Tax Topic: Charitable Tax Deduction Tips

Charitable tax deductions can earn you some money back while helping out in your community. How much more golden could you become?

Volunteer work is a valuable and important contribution to the community, it helps other people and makes you feel good. There are many ways of volunteering and they don't have to involve being a candy striper at your local hospital. Many organizations need not only goods, but, professional services that can't be provided by just anyone. If you are a professional or provide a service in your work, you can use your talents or provide your goods for volunteer work. If, for example, you are a lawyer, you can volunteer legal services to an organization. Likewise, if your company manufactures a product, it can be donated for a tax break. From babysitting to bookkeeping, you can contribute to your community. Though the most commonly deducted donations are monetary contributions, billable services and goods can also be used as tax-deductible donations if you keep good records and know your tax laws.

First, you need to determine if the organization you wish to donate your services to is eligible to receive tax deductible contributions. If your organization can't give you the information you need, you can search for the company or organization's name at the IRS' web site. Most organizations are well established and will know if they are eligible to receive your goods and services for a tax deduction. Being tax-exempt does not mean the same thing as tax deductible, so be sure you have the correct information before you start. If your organization is not eligible to receive tax- deductible donations, they can apply through the IRS to become a 501(c)(3) organization. Most religious organizations are eligible for tax-deductible donations but are not required to register.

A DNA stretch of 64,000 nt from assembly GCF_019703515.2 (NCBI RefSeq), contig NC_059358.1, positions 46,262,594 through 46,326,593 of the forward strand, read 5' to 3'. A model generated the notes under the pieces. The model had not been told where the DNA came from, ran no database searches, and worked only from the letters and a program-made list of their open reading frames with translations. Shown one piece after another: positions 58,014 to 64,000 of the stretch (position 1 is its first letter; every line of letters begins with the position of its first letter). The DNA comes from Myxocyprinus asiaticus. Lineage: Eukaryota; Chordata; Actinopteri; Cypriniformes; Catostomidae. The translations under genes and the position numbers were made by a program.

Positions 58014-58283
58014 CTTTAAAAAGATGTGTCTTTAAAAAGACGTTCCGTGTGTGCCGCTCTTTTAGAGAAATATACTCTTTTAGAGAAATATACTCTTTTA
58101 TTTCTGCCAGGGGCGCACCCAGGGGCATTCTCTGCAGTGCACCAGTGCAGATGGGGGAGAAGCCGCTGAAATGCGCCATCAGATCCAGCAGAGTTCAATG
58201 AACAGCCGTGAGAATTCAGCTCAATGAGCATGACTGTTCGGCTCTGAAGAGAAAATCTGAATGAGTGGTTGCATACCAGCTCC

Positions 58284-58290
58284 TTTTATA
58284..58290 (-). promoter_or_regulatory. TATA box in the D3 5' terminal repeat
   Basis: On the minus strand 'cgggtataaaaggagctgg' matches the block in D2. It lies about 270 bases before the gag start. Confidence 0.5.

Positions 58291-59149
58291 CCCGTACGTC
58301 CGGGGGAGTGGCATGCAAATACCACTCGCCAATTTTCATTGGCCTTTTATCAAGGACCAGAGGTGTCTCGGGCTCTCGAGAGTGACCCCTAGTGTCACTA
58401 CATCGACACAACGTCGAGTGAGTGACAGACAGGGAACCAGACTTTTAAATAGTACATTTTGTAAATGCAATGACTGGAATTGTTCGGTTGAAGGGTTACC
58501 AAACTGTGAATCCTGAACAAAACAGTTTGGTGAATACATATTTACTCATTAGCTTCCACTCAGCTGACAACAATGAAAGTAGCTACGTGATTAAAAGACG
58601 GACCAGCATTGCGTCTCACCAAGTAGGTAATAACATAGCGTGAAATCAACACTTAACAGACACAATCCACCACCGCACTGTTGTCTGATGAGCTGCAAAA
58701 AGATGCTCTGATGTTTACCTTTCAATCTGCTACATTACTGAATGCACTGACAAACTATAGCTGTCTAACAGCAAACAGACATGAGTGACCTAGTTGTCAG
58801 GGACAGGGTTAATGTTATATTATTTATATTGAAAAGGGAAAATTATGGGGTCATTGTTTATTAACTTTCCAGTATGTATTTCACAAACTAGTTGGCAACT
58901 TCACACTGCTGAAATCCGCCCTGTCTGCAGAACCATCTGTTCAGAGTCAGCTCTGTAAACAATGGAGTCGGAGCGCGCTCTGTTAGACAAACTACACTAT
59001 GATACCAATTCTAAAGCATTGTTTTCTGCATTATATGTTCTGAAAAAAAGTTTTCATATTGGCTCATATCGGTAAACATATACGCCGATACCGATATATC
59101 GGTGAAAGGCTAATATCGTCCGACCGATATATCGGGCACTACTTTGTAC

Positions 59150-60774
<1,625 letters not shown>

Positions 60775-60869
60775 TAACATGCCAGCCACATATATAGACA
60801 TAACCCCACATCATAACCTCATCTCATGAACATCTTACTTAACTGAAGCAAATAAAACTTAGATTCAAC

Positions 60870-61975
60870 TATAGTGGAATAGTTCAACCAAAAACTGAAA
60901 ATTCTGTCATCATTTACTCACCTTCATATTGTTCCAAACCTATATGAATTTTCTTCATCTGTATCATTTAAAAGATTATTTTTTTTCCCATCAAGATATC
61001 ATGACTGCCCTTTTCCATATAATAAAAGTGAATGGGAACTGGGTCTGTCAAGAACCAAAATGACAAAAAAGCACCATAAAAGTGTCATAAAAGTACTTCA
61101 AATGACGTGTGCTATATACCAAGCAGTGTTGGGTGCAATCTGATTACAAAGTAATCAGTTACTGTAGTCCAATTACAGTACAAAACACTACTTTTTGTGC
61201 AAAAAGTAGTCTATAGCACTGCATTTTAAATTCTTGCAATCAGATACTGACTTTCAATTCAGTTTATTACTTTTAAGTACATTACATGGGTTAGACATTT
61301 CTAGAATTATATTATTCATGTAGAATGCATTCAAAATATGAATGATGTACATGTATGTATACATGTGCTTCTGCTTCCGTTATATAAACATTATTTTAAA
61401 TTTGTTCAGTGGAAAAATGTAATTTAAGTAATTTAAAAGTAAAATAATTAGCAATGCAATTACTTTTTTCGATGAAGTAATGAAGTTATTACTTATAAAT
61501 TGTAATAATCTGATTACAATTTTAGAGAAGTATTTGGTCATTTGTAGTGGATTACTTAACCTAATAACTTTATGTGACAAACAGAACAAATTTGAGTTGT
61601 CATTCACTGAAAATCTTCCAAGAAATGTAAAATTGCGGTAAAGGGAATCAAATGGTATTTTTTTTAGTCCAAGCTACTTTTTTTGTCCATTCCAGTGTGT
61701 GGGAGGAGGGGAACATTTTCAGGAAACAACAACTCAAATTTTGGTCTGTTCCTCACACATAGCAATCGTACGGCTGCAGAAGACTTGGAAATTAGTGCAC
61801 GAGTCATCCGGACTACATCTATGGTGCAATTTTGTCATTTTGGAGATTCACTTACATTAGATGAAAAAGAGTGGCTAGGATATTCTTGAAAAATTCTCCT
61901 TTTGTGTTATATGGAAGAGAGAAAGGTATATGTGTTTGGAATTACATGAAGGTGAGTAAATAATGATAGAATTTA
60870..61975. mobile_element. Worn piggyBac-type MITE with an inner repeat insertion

Keep record of every billable hour you work for your organization and provide receipts to your organization, keeping copies for your own tax records. If you don't know how much to charge for your services, ask around at different companies or other folks who do the same job to get an idea how much is fair to deduct. Ask your accountant or IRS representative what percentage of your services can be deducted and if there is a limit. Depending upon your organization, you can deduct anywhere from 30 to 50 percent of your donation. Be sure to have all of your receipts available when it is tax time and in case of the dreaded audit.

Not only do volunteering goods and services provide a great tax deduction, it can also look good for your company's record. Organizations often publicly acknowledge their benefactors; which brings you great publicity and more customers. People also like to patronize companies and professionals who are involved in the improvement of the community and will want to show their support for you by using your service or product.

Make it a regular policy to contribute whatever you can and try to get your employees involved as well. Often, people want to help but just don't know how or what they can do. Provide a good example and a little direction and make a difference in your community.

© High Speed Ventures 2011